Well, it's finally here. As mentioned yesterday, the WPF 3D team had a very special announcement to make today. In the last hour, the bits have gone live on CodePlex. So what have we been getting excited about?
It's now possible to build a fully 3D application that includes controls like textboxes, sliders, buttons etc. With this major advance, there's almost no limit to what you can create in a 3D environment beyond your imagination and the power of the machine.
As a crude example, the screenshot to the right shows a flat plane, a sphere, a cylinder and a cone in a 3D space. The sphere, cylinder and cone each have a button on them, and they're real buttons with a Windows Vista look and feel - hover over them and they light up blue, move the mouse away and the blue fades slowly back to gray. Underneath the button on the cylinder is a textbox - you can really click on it and type in text, you can even select that text by dragging the mouse around the cylinder! Right-click works - everything is hooked up. The flat plane (in the top left corner) shows a series of sliders databound to a box; the sliders edit the dimensions of the box. You can right-click and drag the mouse to change the orientation of the 3D scene, and use the scrollwheel to zoom in and out of the view. This sample is included with the source code, so you can take it apart and play with it to your heart's content.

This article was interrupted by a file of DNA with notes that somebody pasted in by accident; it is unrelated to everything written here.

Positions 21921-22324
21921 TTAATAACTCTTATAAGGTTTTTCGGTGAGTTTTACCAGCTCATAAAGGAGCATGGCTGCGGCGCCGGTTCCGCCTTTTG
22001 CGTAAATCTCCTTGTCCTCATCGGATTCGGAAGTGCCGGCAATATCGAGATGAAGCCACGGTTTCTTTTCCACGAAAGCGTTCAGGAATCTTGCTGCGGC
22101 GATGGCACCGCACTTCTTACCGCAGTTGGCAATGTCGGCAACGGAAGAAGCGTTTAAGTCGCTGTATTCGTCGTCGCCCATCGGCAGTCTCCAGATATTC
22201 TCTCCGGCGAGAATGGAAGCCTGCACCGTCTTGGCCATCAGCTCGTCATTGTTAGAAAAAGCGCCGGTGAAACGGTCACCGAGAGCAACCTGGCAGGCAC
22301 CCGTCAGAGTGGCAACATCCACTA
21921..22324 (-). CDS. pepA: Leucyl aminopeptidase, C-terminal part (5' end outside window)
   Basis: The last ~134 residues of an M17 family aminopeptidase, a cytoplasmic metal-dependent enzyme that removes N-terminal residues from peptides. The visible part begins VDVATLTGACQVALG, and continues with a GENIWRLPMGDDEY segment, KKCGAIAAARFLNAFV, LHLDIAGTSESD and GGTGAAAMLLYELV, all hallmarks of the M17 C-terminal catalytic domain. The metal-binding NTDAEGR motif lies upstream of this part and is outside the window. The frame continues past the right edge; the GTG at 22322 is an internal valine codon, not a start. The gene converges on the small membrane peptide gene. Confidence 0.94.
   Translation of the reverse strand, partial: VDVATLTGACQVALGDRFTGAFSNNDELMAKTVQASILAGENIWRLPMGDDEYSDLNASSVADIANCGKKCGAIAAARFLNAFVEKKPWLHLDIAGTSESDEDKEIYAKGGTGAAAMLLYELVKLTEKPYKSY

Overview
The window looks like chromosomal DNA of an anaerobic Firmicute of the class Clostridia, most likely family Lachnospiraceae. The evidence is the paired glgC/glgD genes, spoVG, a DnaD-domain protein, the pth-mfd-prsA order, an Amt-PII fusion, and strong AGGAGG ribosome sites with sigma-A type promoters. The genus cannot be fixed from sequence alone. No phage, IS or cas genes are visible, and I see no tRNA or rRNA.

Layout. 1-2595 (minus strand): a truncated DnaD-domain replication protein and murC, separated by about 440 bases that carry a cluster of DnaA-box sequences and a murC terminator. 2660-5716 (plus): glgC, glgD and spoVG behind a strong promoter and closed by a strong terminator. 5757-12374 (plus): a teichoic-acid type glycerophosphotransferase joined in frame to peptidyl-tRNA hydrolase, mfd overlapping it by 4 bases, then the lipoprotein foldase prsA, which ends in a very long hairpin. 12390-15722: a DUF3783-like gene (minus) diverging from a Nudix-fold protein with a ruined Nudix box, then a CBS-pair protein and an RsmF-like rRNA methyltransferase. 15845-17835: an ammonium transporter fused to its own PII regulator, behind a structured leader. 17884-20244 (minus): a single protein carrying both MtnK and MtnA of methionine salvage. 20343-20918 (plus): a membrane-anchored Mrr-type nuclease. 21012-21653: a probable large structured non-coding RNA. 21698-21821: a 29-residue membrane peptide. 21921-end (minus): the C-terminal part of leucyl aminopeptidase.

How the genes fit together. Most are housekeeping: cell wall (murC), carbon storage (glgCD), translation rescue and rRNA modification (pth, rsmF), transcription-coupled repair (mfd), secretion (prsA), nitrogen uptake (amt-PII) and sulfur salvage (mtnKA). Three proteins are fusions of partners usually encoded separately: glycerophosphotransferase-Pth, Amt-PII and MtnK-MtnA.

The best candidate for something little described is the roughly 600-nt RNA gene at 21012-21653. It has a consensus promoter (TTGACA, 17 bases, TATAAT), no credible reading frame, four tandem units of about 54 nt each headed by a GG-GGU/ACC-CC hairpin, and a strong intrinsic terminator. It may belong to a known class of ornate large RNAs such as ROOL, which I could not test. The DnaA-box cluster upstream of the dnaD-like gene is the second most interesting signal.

How do you do this? By adding an Interactive3DDecorator element around a Viewport3D, you can include a subclass of ModelVisual3D that enables any 2D visuals to be added. This means that you can have an object like a button, textbox or a slider appearing on a 3D object and have full hit-testing and interaction working on it. The 3D team implemented this by creating a hidden layer that contains the 2D content and is positioned in (and moved to) exactly the right place to allow hit testing to occur.
Karsten Januszewski and Ernie Booth's Channel 9 interview explains the workings of this in full detail.
Oh, and the neatest thing about this - it runs as is on the WPF 1.0 bits. There's no additional patch or binaries needed beyond the source code at CodePlex. Future releases will embed this capability, but it's testament to the extensibility of the framework that this is something that you can add without needing to touch any of the core class infrastructure.
Have fun - and let us know what you think...
Un mystère court depuis hier sur la plupart des blogs US parlant de WPF ( Windows Presentation Foundation
Hi Tim, Can I test it on OS-WinXP
It works fine on WinXP Pro with WPF 1.0 bits installed
Interesting, but (in my opinion) useless. Can we use shaders here?
Can the projects be opened and manipulated in Expression Blend?